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The WTO and the Shrinking of Development Space

The WTO and the Shrinking of Development Space and The trade policy regimes that existed before and after the Uruguay Round of multilateral trade negotiations were strikingly different. Before 1994, the General Agreement on Tariffs and Trade (GATT) was the primary institution of international trade. Though the GATT pillars of non-discrimination and reciprocity established text- based parameters on its Members' industrial policies, in practice the institution was relatively disengaged with its developing country Members and tended to overlook their policy violations (Hudec, 1987). In 1994, the World Trade Organization subsumed the GATT through the Single Undertaking. This event ushered in a new policy regime that expanded both the scope and the enforcement of new regulations. This article seeks to measure the extent to which policy implementation in the developing countries has reflected these changes. In this article, we examine the industrial policies implemented by the set of countries known as the Newly Industrialized Countries (Nics) during the GATT regime. For the purposes of this research, we created a single set of Nics including all of the first- tier and the higher performing second-tier countries.' The Nics in this set are all countries that: – had high growth rates; – had developmentally interventionalist governments; – used discriminatory http://www.deepdyve.com/assets/images/DeepDyve-Logo-lg.png Journal of World Investment and Trade Brill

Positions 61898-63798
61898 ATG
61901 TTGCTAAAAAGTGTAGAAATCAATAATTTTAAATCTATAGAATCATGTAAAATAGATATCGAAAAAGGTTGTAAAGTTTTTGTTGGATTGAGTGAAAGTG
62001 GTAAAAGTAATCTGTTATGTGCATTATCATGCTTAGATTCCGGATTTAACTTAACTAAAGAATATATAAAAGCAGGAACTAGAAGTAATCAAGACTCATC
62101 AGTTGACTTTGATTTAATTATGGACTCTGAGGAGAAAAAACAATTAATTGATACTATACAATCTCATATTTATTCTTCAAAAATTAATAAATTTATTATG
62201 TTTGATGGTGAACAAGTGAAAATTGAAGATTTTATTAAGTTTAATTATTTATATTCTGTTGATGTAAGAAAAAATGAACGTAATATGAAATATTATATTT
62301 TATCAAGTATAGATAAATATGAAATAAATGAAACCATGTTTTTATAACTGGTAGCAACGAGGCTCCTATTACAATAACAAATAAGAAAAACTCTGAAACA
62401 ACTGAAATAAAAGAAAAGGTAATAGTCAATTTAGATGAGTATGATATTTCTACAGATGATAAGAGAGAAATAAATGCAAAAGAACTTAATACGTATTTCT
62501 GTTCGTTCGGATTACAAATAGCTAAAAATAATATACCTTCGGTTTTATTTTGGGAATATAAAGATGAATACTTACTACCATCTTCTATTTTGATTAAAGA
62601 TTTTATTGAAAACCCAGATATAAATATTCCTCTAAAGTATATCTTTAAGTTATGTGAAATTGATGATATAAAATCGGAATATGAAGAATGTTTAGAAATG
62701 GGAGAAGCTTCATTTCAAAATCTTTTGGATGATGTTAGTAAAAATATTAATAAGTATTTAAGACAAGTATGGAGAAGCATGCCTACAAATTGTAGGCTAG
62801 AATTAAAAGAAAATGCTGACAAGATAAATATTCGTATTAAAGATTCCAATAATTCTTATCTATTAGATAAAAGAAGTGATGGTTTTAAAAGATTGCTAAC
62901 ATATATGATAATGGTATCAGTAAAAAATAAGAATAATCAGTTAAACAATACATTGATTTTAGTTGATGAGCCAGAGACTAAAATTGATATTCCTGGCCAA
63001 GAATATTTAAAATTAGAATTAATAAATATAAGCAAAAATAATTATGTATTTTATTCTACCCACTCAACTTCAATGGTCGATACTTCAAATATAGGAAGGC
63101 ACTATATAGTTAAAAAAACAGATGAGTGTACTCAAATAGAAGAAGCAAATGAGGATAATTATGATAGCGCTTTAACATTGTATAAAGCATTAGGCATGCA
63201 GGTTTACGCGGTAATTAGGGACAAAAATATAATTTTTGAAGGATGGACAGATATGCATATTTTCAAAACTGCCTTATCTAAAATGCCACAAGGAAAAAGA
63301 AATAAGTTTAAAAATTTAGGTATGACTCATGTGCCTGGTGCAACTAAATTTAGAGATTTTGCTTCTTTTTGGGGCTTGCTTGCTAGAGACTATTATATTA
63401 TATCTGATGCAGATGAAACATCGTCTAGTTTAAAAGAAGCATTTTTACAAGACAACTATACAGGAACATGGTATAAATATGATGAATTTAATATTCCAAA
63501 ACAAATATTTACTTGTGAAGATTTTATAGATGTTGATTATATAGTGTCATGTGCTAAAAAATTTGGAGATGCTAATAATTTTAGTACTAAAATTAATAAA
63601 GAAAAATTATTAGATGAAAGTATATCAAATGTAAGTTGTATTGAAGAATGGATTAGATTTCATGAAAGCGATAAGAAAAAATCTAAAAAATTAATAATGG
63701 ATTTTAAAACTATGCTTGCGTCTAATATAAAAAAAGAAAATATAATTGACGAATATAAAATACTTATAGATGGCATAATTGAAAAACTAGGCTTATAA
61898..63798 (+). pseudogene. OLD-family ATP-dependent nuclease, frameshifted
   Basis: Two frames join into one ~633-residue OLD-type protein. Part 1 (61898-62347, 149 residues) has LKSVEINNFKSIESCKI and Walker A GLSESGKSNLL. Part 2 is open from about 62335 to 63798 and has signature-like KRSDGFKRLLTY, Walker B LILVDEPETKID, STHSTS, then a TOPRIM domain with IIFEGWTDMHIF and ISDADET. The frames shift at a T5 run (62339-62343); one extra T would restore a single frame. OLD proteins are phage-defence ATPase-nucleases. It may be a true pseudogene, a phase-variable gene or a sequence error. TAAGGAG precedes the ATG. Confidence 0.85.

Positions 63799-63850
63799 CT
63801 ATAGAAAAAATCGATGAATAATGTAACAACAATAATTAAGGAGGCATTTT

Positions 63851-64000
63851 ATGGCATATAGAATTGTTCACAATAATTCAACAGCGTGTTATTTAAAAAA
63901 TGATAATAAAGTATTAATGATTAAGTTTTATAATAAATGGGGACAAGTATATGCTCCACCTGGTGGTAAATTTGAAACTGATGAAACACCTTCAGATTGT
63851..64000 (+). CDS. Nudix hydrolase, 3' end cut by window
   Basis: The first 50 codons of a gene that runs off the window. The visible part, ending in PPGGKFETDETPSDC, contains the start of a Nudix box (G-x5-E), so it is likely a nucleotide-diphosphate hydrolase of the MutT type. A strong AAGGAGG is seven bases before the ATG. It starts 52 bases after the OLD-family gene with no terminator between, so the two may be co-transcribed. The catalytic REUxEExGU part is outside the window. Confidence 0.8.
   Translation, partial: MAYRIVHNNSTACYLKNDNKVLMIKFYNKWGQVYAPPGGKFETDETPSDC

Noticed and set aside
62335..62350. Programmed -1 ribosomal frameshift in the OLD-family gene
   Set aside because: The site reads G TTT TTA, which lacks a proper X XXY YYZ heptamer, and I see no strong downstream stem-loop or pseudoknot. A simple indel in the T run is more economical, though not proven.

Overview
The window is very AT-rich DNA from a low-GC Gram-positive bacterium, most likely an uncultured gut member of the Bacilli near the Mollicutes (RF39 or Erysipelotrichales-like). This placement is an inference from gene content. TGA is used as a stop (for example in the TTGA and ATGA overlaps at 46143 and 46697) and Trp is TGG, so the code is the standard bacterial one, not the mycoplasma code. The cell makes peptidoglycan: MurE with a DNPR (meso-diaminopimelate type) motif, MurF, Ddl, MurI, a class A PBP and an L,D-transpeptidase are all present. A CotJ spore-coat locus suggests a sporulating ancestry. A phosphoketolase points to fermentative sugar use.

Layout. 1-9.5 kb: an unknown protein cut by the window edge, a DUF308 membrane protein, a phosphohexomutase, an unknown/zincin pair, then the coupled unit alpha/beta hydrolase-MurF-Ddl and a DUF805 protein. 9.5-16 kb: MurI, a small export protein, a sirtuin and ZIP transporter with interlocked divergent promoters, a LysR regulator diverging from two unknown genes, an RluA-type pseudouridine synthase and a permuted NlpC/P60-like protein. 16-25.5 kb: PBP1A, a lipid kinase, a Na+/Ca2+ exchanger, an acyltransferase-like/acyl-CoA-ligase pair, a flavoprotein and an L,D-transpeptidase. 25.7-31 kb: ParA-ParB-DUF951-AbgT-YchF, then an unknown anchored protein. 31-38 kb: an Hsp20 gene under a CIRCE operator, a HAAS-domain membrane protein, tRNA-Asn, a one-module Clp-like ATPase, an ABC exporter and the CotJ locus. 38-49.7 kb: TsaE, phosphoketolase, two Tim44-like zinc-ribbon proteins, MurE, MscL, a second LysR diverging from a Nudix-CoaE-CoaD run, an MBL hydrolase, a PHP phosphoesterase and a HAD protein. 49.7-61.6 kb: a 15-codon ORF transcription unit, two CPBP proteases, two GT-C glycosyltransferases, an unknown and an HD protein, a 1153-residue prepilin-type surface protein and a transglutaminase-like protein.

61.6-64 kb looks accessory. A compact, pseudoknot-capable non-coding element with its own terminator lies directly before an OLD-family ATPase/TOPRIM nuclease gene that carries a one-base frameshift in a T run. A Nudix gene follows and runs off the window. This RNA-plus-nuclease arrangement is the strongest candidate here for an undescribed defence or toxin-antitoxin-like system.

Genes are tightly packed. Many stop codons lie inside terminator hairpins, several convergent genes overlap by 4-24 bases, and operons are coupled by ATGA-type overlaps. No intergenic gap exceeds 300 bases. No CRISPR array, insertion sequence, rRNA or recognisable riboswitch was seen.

The WTO and the Shrinking of Development Space

Journal of World Investment and Trade , Volume 7 (5): 23 – Jan 1, 2006

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Publisher
Brill
Copyright
Copyright © Koninklijke Brill NV, Leiden, The Netherlands
ISSN
1660-7112
eISSN
2211-9000
DOI
10.1163/221190006X00397
Publisher site
See Article on Publisher Site

Abstract

and The trade policy regimes that existed before and after the Uruguay Round of multilateral trade negotiations were strikingly different. Before 1994, the General Agreement on Tariffs and Trade (GATT) was the primary institution of international trade. Though the GATT pillars of non-discrimination and reciprocity established text- based parameters on its Members' industrial policies, in practice the institution was relatively disengaged with its developing country Members and tended to overlook their policy violations (Hudec, 1987). In 1994, the World Trade Organization subsumed the GATT through the Single Undertaking. This event ushered in a new policy regime that expanded both the scope and the enforcement of new regulations. This article seeks to measure the extent to which policy implementation in the developing countries has reflected these changes. In this article, we examine the industrial policies implemented by the set of countries known as the Newly Industrialized Countries (Nics) during the GATT regime. For the purposes of this research, we created a single set of Nics including all of the first- tier and the higher performing second-tier countries.' The Nics in this set are all countries that: – had high growth rates; – had developmentally interventionalist governments; – used discriminatory

Journal

Journal of World Investment and TradeBrill

Published: Jan 1, 2006

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